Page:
Whether any given act or series of acts amounts to an attempt of which the
law will take notice or merely to preparation is a question of fact in each case.

[R., 25 B, 90 (97) ; 2 A.L.J. 718 (719}.l

[N.B, For a later stage of the case, see 15 A. 310, infra.!

THE facts of this case sufficiently appear from the judgment of the

Mr. A. H. S. Reid, for the applicant.


KNOX, J.- This is an application under s. 32 of the Letters Patent of
1866, praying that the case of one Robert MacCrea, who was convicted
and sentenced at a Criminal Sessions of this Court held in the month of
June, 1892, might be declared a fit case for appeal to Her Majesty in
Council on the grounds

1st. That the evidence that the said Robert MacCrea acted with
guilty knowledge and intention, was most unsatisfactory and totally
inadequate to justify the conviction.

2nd. That one of the witnesses for the prosecution had stated that,
so far as he was aware, no application had been made by the said
MacCrea for payment of interest or renewal of any Government promissory
note, and that the acts of the said MacCrea had simply amounted to an
asking for information and to the despatch of a money order with a view
to obtain that information.

[174] 3rd. That these acts of the said MacCrea, even if they had
been accompanied with guilty knowledge, do not amount to more than a
preparation for an attempt to cheat, and that such an attempt is not an
offence under the Indian Penal Code.

4tb. That no other acts attributed to the appellant could be held to
constitute the offence of attempting to cheat under the Indian Penal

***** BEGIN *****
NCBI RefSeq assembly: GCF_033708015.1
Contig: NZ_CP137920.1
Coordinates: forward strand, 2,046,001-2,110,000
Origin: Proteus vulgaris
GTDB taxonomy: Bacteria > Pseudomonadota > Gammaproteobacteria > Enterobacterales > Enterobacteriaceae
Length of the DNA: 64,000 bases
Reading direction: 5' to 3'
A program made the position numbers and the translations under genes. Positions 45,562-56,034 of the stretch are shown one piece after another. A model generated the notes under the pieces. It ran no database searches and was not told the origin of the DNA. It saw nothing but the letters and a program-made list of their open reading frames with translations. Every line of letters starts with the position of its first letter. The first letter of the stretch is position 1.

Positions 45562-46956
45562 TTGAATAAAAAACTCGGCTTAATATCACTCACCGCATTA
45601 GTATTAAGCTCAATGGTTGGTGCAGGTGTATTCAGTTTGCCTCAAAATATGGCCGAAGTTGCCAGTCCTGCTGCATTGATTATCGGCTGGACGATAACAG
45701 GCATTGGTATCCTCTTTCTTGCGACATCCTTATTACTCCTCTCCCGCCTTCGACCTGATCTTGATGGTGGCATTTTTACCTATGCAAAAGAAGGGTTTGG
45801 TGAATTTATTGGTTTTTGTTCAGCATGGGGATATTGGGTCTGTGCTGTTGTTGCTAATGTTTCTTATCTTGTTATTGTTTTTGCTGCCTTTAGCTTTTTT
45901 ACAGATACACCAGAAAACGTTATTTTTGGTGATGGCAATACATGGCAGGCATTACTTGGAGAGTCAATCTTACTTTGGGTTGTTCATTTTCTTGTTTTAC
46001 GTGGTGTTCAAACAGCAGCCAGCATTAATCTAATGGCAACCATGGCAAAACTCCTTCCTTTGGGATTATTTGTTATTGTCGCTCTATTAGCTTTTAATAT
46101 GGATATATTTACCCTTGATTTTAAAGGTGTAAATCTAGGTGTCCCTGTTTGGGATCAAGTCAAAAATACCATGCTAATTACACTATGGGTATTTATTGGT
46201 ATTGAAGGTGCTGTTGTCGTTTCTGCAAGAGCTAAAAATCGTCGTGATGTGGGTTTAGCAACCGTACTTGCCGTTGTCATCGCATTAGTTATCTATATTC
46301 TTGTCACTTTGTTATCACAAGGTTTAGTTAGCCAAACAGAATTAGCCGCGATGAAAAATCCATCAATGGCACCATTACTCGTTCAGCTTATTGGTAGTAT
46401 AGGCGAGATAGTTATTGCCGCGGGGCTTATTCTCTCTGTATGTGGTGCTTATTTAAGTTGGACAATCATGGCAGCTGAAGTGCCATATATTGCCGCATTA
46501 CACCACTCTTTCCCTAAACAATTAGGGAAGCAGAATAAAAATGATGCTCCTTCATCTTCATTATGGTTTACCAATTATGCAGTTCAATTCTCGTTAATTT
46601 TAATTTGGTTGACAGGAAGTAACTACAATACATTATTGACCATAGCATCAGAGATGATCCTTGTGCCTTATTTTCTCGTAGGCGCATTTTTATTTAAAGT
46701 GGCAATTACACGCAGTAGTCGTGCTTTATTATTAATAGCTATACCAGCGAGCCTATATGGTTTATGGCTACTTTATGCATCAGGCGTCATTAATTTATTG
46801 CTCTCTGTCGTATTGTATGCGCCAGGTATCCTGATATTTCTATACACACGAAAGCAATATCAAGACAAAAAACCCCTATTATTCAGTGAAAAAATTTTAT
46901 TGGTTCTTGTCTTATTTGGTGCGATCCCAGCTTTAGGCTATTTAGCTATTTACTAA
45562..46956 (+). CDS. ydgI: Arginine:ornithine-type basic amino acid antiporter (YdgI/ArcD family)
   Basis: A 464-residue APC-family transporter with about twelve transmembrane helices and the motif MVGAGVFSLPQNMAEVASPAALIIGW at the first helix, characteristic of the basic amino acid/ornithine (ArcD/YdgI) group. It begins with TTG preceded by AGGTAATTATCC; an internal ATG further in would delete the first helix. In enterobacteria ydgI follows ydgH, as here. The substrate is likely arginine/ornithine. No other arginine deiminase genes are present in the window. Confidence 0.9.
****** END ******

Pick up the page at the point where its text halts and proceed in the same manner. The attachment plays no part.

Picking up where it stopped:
5bh. That with the substantive charge the charge of abetment must

6th. That, even if the conviction on the charge of abetment be good,
the sentence passed was illegal.

The charges upon which the petitioner was convicted were three in
number. They consisted of :

(1) An attempt to cheat, and thereby fraudulently to induce the
delivery of a valuable security.

(2) Conspiracy with one Asad Ali, and thereby abetment of the
offence of cheating and thereby inducing the delivery of a valuable



1893 (3) Abetment of on attempt to cheat, committed by the aforesaid

FEB. 24. Asad AH.

Upon conviction of the three offences thus charged, MacCrea was
APPEL- sentenced to rigorous imprisonment for two years.

LATE NO argument was addressed to us upon the fifth and sixth grounds

CRIMINAL, taken in this petition. The first ground is directed to matters of fact

" " which were distinctly within and were left to the decision of the jury.

' ~ There was evidence upon which such a finding could be based. That

' ' ' evidence was found by a majority of the jurors to be satisfactory and

sufficient for a conviction.

The only question really pressed upon our consideration was
whether the jury had been rightly directed when told that if they
were satisfied that the acts covered by the evidence and said to have
been committed by the said MacCrea were so committed, those acts
[175] performed with guilty intent did amount to an attempt at cheating
under the Indian Penal Code.

It is important first to set out to that portion of the charge which re-
lated to the first charge on the charge-sheet, viz., the attempt to commit
'an offence under s. 420 of the Indian Penal Code. A careful note of this
portion of the charge was made before it was delivered to the jury, and
the jury were directly charged from the note thus recorded. The instruc-
tion to them was that before they could find the prisoner MacCrea guilty
of an attempt at cheating as charged, they must satisfy themselves that
there was proof of an intention on his part to cheat and thereby induce
the delivery to himself or to Asad AH of a Government promissory note
which he knew to be the property not of the late brother of Asad AH but
of one Muhammad Husain AH Khan.

That, coupled with proof of such intention to cheat on his part, there
was proof of an act or acts done by the said MacCrea towards such

That those acts if proved, were sufficientiy important to be taken
notice of by the law, and also that they were sufficiently near to the act
of cheating intended and contemplated.